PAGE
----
DBM’s 10 Best Tournament Cards From The Frieza Saga

Hey everybody, DBM here and today I’ll be giving you my top 10 picks from the Frieza Saga.  Just like with the Saiyan Saga, the cards on this list are in no particular order.  These cards are the ones that, in my opinion, had the biggest splash on the tournament scene over the life of the game.  Some of them are even staples today.  You might not agree with all my picks, and that’s okay!  Make sure you sound off in the comments section below.

The reason Flavor Flav always carries a clock.

10. Time Is A Warrior’s Tool

What can I say about the card that has been more of a staple than any other card in the game?  Even if a rookie was untrained in the art of Trunks Energy Sphere, they would still run this card.  And you can’t ignore one simple, awesome fact – It’s a common.

The first of many cards that made playing as a "Hero" nonsensical.

 9. Vegeta’s Jolting Slash

 I remember abusing the crap out of this card for a very long time.  I ran 3x at Worlds 2001 in Piccolo The Trained Orange, and then it found its way into PTT Namekian in 2003.  I see people still running it today.  Yes, it only helps villains, but still, combining a non-styled attack and a stop-all is quite awesome.

"Change the Future"? No, give that power to Android 18, it'll make more sense for a non-time traveler to have that ability.

 8. Trunks Level 1 HT

 Originally I had Straining Energy Move here, and while I still remember that card’s insane brokenness pre-errata, Trunks HT has definitely had more staying power on the tournament scene.  He was the reason so many people started running Piccolo The Trained in the first place; and easily had the most dominating Level 1 power released in the game at this time.  Even his redemption counterpart Vinegar was bested by him, and his unique wording even got around cards like Krillin’s Heat Seeking Blast.  He single-handily brought Dragon Ball decks back to life in the Trunks Saga.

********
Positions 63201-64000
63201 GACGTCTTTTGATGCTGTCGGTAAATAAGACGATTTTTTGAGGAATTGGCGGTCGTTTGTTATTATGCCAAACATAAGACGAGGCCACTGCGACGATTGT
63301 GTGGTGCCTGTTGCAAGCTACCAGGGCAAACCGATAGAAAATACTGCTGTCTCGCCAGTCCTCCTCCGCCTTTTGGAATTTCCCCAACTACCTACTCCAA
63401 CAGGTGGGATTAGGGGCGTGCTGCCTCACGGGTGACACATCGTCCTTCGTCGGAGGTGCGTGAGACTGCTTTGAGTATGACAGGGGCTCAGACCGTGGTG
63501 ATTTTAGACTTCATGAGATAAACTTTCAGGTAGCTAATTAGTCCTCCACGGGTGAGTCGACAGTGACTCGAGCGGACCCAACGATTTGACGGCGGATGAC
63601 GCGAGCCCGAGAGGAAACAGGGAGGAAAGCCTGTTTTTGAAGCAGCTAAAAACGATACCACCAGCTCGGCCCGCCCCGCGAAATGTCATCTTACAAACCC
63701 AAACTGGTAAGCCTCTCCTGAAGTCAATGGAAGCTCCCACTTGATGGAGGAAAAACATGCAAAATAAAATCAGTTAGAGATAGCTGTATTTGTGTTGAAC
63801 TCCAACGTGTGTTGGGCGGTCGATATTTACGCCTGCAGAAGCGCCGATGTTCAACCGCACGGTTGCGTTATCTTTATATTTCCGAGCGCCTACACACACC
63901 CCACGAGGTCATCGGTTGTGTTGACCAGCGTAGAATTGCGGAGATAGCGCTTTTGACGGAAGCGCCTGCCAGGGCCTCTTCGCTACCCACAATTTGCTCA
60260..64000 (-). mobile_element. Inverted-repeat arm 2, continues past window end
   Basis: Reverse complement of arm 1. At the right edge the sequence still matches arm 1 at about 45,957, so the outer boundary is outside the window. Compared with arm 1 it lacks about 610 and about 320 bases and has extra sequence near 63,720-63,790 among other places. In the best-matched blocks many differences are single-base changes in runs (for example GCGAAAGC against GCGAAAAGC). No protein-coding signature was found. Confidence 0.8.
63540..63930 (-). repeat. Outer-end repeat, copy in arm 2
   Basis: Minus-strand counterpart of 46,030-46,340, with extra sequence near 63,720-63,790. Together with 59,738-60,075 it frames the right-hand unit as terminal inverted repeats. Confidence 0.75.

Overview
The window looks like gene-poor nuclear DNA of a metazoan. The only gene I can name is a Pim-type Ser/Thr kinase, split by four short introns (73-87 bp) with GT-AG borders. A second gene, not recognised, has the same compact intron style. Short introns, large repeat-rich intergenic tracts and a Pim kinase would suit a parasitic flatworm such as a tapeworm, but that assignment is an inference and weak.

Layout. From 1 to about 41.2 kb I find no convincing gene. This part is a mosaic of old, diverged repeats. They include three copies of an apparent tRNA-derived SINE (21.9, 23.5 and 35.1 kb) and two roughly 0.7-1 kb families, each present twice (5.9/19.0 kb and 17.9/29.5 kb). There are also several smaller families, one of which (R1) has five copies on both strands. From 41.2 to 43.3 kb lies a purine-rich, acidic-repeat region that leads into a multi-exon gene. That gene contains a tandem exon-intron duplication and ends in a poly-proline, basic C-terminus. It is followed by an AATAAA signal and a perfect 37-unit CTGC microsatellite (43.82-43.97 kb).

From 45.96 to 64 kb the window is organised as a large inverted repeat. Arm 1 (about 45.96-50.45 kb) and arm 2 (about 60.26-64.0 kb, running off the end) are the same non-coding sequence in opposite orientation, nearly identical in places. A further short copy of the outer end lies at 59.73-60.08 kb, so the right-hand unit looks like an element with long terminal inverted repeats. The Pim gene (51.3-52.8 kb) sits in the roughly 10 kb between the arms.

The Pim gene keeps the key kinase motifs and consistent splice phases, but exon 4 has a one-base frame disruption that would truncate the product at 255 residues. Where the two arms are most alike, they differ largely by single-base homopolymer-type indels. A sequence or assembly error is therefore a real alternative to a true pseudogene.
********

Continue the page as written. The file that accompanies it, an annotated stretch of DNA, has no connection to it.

Technically, this would be Namekian Planet Explosion. Errata coming soon.

 7. Saiyan Planet Explosion

 This card sort of told people that Saiyan Style’s identity was going to be “Energy Attacks?  We don’t like your stinkin’ Energy Attacks!”  Definitely a major card that helped shape what one of the most popular decktypes would come to be.

The least significant member of the Ginyu Force, more useful than Frieza.

 6. Guldo Level 1

Ah Guldo.  He’s the man.  Not only does this power grant you amazing card advantage, but if used as an Ally, Guldo qualifies for the Ally Dragon Ball Capture rule!  I used this in  top cut of Worlds 2002 to draw 5 cards in a single strike by capturing an opponent’s Dende Dragon Ball 3.  If you’re using him as a main personality, you can bet your opponent is going to save whatever block he has to stop your power.  Attack away!  Bonus – Remember how beefy his power rating was back when he was released?

A classic example of "paper covers rock".

 5. Red Blocking Hand

Yeah, it’s a promo, but it still counts.  No other promo card was more sought out during the early years of the game (except maybe Confrontation).  When Red Anger was dominating, this card was one of the major reasons.  When you can block an attack, gain 2 anger, and then immediately use your Mastery to gain another 2, odds are you were leveling up.